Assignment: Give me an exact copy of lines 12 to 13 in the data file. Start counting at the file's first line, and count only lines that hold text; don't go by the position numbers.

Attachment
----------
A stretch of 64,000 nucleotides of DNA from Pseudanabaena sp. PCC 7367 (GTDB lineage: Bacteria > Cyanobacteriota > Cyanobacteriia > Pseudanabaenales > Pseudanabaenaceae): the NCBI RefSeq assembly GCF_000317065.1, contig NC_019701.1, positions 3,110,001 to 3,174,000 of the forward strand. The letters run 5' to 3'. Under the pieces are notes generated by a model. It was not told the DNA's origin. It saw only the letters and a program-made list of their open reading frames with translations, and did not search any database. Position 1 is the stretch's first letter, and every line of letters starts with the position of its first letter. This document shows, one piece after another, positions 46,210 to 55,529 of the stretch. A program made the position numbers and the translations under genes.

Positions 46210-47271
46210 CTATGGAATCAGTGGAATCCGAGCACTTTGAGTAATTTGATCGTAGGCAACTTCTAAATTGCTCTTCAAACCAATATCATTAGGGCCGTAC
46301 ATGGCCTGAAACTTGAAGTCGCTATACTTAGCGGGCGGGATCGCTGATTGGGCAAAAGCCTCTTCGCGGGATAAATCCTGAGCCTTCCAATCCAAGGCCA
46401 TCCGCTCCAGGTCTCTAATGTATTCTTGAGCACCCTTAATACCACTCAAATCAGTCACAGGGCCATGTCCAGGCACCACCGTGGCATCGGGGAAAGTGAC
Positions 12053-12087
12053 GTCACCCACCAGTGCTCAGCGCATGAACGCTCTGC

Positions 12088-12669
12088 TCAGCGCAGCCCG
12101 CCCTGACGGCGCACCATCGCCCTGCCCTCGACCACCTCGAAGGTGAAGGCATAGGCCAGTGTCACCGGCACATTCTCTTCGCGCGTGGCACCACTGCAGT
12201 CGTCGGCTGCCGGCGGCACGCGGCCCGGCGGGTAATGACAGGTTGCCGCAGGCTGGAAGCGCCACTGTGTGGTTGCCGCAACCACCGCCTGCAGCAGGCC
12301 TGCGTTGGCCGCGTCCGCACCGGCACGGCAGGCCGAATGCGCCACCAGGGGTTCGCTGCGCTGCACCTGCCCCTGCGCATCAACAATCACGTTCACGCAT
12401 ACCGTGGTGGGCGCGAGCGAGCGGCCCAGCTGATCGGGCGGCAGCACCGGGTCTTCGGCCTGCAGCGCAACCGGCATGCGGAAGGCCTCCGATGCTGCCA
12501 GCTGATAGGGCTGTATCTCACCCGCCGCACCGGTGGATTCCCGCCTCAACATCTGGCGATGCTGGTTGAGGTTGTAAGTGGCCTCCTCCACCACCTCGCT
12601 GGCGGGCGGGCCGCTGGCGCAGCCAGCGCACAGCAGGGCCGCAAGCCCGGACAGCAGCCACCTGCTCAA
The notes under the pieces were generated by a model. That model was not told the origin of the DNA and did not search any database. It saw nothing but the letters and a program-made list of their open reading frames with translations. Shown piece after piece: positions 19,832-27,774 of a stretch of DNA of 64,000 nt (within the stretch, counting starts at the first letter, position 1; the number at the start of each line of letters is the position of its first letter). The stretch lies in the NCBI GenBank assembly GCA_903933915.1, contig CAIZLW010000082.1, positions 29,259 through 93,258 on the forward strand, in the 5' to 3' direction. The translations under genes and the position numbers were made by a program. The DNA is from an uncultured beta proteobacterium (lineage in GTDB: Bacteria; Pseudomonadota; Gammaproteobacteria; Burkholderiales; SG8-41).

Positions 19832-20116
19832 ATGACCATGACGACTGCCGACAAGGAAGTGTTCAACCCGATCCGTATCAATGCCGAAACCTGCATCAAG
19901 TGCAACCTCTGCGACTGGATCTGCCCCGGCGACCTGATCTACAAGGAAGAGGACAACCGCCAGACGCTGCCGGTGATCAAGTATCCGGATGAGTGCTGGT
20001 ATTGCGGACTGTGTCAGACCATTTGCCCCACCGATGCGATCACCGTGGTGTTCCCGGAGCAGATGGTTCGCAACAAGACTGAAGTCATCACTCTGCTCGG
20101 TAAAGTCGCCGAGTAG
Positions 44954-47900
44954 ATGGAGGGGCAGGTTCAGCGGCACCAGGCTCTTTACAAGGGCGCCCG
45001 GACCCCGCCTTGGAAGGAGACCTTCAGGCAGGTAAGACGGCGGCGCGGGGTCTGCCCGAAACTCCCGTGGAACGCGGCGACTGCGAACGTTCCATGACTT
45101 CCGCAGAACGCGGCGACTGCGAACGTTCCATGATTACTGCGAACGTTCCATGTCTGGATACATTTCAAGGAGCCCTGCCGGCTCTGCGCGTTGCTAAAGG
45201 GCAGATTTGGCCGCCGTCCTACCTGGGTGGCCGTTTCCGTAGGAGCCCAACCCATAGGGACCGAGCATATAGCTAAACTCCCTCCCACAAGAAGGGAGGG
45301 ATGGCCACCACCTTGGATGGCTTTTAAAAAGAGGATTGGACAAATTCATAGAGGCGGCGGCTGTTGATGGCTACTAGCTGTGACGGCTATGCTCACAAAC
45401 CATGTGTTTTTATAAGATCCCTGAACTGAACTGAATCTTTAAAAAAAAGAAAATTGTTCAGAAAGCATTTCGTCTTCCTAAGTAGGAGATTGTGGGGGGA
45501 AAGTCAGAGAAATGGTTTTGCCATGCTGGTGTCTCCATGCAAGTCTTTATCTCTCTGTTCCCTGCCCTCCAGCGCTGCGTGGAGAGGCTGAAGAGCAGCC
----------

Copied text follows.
12301 TGCGTTGGCCGCGTCCGCACCGGCACGGCAGGCCGAATGCGCCACCAGGGGTTCGCTGCGCTGCACCTGCCCCTGCGCATCAACAATCACGTTCACGCAT
12401 ACCGTGGTGGGCGCGAGCGAGCGGCCCAGCTGATCGGGCGGCAGCACCGGGTCTTCGGCCTGCAGCGCAACCGGCATGCGGAAGGCCTCCGATGCTGCCA